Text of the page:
The family of a 20-year-old man filed a lawsuit against the investment app was responsible for the student's suicide.on Monday, saying its popular investment
Alex Kearns, who was studying at the University of Nebraska-Lincoln, killed himself last June after he believed he had racked up roughly $730,000 in trading losses on the app. The distress caused by the apparent loss and automated responses from Robinhood prompted Kearns to take his life, the lawsuit says. The family is suing for wrongful death, negligent infliction of emotional distress and unfair business practices.
"This case centers on Robinhood's aggressive tactics and strategy to lure inexperienced and unsophisticated investors, including Alex, to take big risks with the lure of tantalizing profits," read the complaint, filed Monday in California state court. "Robinhood built out its trading platform to look much like a videogame to attract young users and minimize the appearance of real-world risk."
The lawsuit comes amid a swirl of controversy involving Robinhood, which was at the center of the bizarre GameStop saga that captivated financial markets earlier this month as shares of the video game retailer, cinema chain AMC and BlackBerry surged wildly and crashed. The fee-free service, which came under fire for limiting trades in some of those shares during the volatile market, had previously been accused of and presenting complex financial instruments like a game in its effort to draw in young people and new investors.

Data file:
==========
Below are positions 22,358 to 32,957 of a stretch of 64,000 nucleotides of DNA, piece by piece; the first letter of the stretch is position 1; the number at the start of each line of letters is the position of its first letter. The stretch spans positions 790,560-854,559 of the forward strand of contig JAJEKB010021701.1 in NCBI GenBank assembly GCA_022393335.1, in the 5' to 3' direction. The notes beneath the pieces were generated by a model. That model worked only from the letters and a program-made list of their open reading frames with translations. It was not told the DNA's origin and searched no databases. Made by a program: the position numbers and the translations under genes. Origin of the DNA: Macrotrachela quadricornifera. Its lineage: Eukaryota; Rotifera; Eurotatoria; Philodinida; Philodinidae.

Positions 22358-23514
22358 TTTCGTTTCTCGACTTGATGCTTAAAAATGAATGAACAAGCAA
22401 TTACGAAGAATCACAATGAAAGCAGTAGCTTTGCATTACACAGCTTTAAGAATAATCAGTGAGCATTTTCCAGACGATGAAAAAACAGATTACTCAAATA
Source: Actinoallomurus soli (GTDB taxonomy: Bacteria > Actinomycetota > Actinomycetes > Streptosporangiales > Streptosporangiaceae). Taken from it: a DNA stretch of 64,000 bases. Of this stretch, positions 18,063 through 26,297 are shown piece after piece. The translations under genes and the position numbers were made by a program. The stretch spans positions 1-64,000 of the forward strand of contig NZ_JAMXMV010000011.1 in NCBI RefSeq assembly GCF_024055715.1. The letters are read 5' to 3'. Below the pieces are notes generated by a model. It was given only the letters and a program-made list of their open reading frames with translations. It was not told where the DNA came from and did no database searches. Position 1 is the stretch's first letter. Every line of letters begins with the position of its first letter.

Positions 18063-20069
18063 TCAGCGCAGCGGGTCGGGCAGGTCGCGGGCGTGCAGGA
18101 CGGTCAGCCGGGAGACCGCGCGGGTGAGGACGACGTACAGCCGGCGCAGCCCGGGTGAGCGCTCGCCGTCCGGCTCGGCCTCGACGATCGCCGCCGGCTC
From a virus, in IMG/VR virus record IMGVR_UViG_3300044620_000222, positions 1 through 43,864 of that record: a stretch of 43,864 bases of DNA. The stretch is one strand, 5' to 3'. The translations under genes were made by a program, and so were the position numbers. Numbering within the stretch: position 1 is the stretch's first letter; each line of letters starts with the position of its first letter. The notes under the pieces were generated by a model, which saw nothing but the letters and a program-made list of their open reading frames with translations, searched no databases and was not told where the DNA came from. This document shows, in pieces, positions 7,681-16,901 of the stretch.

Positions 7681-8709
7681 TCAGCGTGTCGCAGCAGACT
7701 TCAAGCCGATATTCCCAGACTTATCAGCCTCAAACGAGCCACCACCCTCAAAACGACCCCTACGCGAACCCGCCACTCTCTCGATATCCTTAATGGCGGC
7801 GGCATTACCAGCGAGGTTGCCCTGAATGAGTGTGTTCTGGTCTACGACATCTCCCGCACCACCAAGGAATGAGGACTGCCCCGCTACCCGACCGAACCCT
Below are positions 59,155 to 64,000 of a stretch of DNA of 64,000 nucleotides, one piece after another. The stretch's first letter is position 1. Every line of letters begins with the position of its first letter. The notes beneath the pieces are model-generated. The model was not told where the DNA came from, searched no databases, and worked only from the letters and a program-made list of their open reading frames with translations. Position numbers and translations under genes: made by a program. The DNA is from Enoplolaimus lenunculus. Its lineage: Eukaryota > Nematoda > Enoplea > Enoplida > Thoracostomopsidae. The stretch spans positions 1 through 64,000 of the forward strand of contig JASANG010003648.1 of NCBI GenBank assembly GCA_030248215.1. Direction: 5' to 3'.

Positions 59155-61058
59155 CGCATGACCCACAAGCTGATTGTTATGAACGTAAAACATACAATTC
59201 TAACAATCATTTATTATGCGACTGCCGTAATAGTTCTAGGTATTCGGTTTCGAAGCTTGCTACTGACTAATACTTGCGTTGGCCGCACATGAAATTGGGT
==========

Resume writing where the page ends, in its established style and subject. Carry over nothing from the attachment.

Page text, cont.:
Robinhood CEO Vlad Tenev isbefore the House Financial Services Committee on Feb. 18.
When reached for comment, Robinhood didn't directly address the lawsuit but said it's improved its customer service, offering live voice support and a process for escalating customer requests. The company has also added more guidance and requirements for those seeking to trade options, a form of more complex financial instruments.
The lawsuit against Robinhood was earlier reported by CBS This Morning Monday.
On June 11, Kearns purchased multiple stock options via the Robinhood app that resulted in what appeared to be a negative balance of $730,000. Kearns tried contacting Robinhood customers service via the app but received only automated responses. The day after his suicide, an email from the company said his trades had been resolved and he didn't owe any money.
"How was a 20 year old with no income able to get assigned almost a million dollars worth of leverage?" Kearn's suicide note read. "The puts I bought/sold should have canceled out, too, but I also have no clue what I was doing now in hindsight. There was no intention to take this much risk. "